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Clever fish ward off predatory birds by creating giant wave

Creating the illusion of waves. That is what sulphur mollies fishes do to cheat predatory birds (Pic. Courtesy Twitter/@CellPressNews)

Nature never ceases to surprise us. Take the case of a freshwater fish which is small and called sulphur mollies who come together to create a wave just like the avid spectators do in a sports arena. The difference in their wave is that this action created in unison by hundreds of thousands of these fish guards them against predatory birds.

According to an article in sciencedaily.com, this was reported by scientists in Current Biology.

Sharing how this action of the sulphur mollies amazed them, Jens Krause of the Leibniz Institute of Freshwater Ecology and Inland Fisheries in Berlin and Cluster of Excellence Science of Intelligence said: "The surprises came once we realized how many fish can act together in such repeated waves. There are up to 4,000 fish per square meter and sometimes hundreds of thousands of fish participate in a single fish wave. Fish can repeat these waves for up to two minutes, with one wave approximately every three to four seconds."

One can’t miss this behaviour of this unusual fish, found in sulphuric springs that are poisonous for most other fish. The reason being, they do the same thing, even when a human being is close to them.

In the beginning, the scientists were amazed at this act including David Bierbach, whose is the co-author of the study along with Carolina Doran and Juliane Lukas of the Leibniz Institute of Freshwater Ecology and Inland Fisheries and Cluster of Excellence Science of Intelligence.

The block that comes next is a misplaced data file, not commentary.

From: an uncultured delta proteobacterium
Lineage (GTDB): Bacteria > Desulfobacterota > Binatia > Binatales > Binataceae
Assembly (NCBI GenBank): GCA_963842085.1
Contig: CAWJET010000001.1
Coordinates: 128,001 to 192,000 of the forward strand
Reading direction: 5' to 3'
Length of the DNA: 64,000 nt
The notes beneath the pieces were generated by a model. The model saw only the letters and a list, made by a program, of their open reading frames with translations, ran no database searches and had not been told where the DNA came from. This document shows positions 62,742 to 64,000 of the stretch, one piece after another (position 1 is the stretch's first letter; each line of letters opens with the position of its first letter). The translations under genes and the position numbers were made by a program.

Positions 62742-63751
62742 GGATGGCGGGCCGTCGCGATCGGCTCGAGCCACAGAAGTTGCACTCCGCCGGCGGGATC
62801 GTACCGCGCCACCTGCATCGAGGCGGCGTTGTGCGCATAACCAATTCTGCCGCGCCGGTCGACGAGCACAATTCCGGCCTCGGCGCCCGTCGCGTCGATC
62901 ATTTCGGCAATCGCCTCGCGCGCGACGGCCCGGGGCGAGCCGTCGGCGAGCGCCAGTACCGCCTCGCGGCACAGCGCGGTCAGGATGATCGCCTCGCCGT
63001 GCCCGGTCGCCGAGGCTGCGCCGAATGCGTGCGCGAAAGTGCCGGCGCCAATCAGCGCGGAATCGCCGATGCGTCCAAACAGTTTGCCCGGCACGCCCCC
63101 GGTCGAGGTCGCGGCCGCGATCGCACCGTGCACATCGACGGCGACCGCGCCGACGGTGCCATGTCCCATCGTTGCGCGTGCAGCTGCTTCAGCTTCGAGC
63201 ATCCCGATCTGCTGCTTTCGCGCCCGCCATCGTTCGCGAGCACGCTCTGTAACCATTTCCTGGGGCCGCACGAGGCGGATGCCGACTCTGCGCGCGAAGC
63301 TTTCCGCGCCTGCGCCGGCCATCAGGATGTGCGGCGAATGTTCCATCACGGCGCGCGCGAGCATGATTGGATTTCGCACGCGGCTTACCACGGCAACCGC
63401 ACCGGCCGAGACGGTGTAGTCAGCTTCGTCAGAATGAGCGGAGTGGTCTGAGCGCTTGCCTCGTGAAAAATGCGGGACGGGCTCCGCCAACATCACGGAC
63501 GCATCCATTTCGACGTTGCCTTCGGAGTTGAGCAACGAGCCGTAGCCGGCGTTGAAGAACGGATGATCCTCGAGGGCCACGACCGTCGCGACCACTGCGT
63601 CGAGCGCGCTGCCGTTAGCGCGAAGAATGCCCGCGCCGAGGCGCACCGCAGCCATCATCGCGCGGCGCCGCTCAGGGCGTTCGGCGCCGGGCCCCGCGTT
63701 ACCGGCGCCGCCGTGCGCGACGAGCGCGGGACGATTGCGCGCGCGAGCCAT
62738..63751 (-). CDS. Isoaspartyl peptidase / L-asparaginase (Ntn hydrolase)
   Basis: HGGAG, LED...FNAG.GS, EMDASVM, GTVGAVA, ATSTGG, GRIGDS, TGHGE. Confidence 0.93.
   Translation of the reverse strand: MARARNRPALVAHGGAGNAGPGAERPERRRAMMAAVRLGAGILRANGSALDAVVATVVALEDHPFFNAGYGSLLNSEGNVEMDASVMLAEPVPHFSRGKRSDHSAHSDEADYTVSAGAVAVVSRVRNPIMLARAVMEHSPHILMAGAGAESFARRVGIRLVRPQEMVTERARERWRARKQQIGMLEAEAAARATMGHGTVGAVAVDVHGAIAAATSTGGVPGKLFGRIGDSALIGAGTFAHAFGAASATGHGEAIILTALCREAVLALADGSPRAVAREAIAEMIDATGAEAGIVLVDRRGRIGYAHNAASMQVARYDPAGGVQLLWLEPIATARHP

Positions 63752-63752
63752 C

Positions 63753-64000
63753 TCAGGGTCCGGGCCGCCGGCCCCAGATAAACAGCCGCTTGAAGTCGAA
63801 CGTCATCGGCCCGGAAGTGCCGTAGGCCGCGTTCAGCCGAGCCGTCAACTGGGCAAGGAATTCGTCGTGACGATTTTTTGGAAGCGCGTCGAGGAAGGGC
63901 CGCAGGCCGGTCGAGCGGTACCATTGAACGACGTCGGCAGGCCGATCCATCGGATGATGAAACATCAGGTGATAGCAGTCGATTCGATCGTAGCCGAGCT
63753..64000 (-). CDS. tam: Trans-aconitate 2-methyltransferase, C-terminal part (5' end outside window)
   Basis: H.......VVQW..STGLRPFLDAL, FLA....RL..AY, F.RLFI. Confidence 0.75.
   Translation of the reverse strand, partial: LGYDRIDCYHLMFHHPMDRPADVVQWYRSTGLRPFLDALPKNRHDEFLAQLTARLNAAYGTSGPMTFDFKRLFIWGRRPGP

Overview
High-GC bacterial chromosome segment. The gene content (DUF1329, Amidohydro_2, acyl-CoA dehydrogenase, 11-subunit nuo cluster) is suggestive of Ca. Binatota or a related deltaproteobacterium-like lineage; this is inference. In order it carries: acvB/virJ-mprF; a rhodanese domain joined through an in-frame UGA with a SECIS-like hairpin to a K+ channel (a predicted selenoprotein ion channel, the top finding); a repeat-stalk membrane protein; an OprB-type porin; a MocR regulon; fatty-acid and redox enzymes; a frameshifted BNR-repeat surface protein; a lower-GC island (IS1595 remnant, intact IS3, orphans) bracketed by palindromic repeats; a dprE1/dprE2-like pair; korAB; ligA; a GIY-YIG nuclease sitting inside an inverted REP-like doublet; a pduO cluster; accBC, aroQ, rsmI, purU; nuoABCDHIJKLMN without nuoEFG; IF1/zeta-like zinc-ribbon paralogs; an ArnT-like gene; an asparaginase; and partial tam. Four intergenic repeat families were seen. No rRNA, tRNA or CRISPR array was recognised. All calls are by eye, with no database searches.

"At first we didn't quite understand what the fish were actually doing. Once we realized that these are waves, we were wondering what their function might be,” said Bierbach.

Also read: New study shows number of fish rises rapidly in waters where pollution is reduced

For the scientists the action of the fish evoked the scenes witnessed at football stadiums where La-Ola or Mexican waves took place. Observing the presence of several fish-eating bird species in the vicinity of the river gave the researchers the clue that this waving behaviour by fish may actually be some kind of defence.

This made them decide to probe how the wave action leads to anti-predatory benefits. Through their research they realised that the engagement of the fish in surface waves was highly conspicuous, rhythmic and repetitive. It was also found through experimentally induced fish waves that the time the prey birds waited until their next attack doubled. This cut down the frequency of the attack.

The study supported that the fish waves did indeed help in anti-predatory function. The collective behaviour caused lessening of risk of animal’s predation. Moreover, the study has serious implications about animals’ collective behaviour.

Also read: Why do swarms of sardines swim to their death in the warm waters of the Indian Ocean?

Airing his views about the study Krause said: "So far scientists have primarily explained how collective patterns arise from the interactions of individuals but it was unclear why animals produce these patterns in the first place. Our study shows that some collective behaviour patterns can be very effective in providing anti-predator protection."

What comes across from the study is that waving by the fish brings down the chances of successful attack by birds but what is not known yet is why that is. Is that the waves confuse birds or that it indicates to them that they have been observed and that the chances of their success are less? It is these areas of study that scientists want to study in future.